LA Angels News

LA Angels pitcher Tyler Skaggs a big key to team’s success in 2019

By David Rice
ANAHEIM, CA - JUNE 03: Tyler Skaggs #45 of the Los Angeles Angels of Anaheim pitches in the first inning of the game against the Texas Rangers at Angel Stadium on June 3, 2018 in Anaheim, California. (Photo by Jayne Kamin-Oncea/Getty Images)
ANAHEIM, CA - JUNE 03: Tyler Skaggs #45 of the Los Angeles Angels of Anaheim pitches in the first inning of the game against the Texas Rangers at Angel Stadium on June 3, 2018 in Anaheim, California. (Photo by Jayne Kamin-Oncea/Getty Images) /
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When the LA Angels drafted left-handed pitcher Tyler Skaggs with the 40th pick in the first-round of the 2009 Amateur Draft they saw a lot of potential in the Southern California native.

Tyler Skaggs did not stay with the LA Angels long as he was traded to the Arizona Diamondbacks along with Patrick Corbin, and Joe Saunders in exchange for then star-righty Dan Haren.  Skaggs pitched for two years in the Diamondbacks minor league system before getting promoted to the majors on August 22nd, 2012.

Skaggs had limited success in parts of two seasons for the D-Backs going 3-6 with a 5.37 ERA in 13 starts.  In the winter of 2013 the Angels re-acquired Skaggs from the Diamondbacks in a three-team trade that also landed Hector Santiago from the Chicago White Sox.  Skaggs started 2014 in the Angels rotation and pitched very well at times going 5-5 with a 4.30 ERA in 18 starts.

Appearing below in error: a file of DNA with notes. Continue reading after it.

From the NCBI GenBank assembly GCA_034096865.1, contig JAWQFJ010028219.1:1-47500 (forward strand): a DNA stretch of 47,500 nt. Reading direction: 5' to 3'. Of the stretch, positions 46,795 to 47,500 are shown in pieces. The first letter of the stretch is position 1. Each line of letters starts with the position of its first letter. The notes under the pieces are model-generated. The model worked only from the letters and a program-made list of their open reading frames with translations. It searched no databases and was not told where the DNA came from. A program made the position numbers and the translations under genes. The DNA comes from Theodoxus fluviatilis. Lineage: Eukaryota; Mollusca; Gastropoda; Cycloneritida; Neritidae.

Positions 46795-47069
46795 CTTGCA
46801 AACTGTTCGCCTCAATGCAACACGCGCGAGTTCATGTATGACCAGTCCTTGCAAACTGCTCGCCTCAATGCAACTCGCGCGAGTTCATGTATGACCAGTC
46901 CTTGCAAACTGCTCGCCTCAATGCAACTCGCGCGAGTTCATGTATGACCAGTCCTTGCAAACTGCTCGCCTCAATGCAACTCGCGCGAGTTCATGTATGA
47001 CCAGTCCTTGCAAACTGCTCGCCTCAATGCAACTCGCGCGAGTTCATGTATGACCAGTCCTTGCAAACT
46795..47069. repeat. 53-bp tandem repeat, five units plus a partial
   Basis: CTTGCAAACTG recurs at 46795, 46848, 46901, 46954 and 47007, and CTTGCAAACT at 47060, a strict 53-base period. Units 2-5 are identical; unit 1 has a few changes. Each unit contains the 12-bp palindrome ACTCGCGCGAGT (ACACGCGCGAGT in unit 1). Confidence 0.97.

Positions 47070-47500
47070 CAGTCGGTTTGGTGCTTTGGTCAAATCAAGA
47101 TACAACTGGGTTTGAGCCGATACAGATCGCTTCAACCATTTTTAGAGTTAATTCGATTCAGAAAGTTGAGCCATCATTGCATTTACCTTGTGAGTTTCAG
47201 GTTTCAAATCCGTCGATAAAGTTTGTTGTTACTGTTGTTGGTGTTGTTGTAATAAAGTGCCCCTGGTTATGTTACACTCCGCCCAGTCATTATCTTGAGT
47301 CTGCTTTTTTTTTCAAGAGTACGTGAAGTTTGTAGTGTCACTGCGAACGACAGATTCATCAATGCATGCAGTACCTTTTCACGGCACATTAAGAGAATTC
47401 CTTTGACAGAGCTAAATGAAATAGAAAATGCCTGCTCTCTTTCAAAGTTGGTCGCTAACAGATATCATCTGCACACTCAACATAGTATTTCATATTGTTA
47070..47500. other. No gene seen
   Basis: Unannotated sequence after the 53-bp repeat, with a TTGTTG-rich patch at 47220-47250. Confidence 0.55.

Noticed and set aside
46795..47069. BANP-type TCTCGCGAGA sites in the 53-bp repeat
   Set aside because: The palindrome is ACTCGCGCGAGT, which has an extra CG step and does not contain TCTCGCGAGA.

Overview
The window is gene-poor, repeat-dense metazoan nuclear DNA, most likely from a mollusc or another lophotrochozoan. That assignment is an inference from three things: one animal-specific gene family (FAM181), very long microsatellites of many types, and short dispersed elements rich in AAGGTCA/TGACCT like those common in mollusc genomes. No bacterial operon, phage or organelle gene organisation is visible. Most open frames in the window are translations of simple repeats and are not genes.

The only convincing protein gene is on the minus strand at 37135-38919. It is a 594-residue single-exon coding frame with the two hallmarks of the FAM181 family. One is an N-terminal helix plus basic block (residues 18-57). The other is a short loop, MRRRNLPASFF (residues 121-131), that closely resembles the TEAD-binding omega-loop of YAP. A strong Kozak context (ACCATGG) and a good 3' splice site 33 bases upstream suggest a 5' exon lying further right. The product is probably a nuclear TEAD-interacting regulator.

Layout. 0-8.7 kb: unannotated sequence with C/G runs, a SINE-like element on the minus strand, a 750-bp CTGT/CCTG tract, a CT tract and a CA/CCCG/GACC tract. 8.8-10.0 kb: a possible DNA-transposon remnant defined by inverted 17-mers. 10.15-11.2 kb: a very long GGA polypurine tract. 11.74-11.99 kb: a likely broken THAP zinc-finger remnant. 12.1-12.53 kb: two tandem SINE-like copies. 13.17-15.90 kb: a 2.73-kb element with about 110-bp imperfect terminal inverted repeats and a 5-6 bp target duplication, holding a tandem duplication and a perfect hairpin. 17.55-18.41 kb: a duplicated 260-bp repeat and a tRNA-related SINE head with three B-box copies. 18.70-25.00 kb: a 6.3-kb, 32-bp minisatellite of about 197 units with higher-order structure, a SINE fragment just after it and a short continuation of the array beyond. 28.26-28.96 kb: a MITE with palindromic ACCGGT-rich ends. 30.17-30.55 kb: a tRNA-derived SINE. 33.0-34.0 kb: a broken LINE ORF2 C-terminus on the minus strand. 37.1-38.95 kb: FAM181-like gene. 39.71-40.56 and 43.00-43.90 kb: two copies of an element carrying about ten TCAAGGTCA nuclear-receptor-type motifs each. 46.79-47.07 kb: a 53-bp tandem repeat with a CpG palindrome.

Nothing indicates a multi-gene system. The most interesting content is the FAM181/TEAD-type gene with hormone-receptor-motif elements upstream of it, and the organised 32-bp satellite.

However on July 31st, skaggs had to leave his start against Baltimore despite throwing four no-hit innings due to soreness in his left forearm.  After undergoing an MRI Skaggs was determined to have a UCL tear in his elbow and he underwent Tommy John Surgery and he missed all of 2015 season and half of the 2016 season before return in late July.

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Skaggs made 10 starts in 2016 and then he made 17 more in 2017 after missing half of the season with a right oblique strain.  In 2018 Skaggs again suffered another injury a left abductor strain which required him to go on the DL three separate times and miss six weeks of the season. Skaggs still made 24 starts which was a career-high.

Overall Skaggs has only made 68 starts in five seasons with the Angels (13.5 per season).  His career ERA is 21-31 with a 4.31 ERA.

Not very eye-popping numbers for a front of the rotation starter. Skaggs still has two more years of club control before becoming a free agent and hopefully he can stay healthy and become the pitcher that the Angels have expected him to be.

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If Skaggs can indeed step up this year it will go a long way in helping the Angels become playoff contenders.  If Skaggs gets derailed by another injury or struggles to be effective the Angels may lose patience and non-tender him for 2020.  More than likely though the Angels will ride-or-die with Skaggs for the next two seasons.  Hopefully, Skaggs will reward the Angels faith in him with two strong seasons.  We will see how things turn out.

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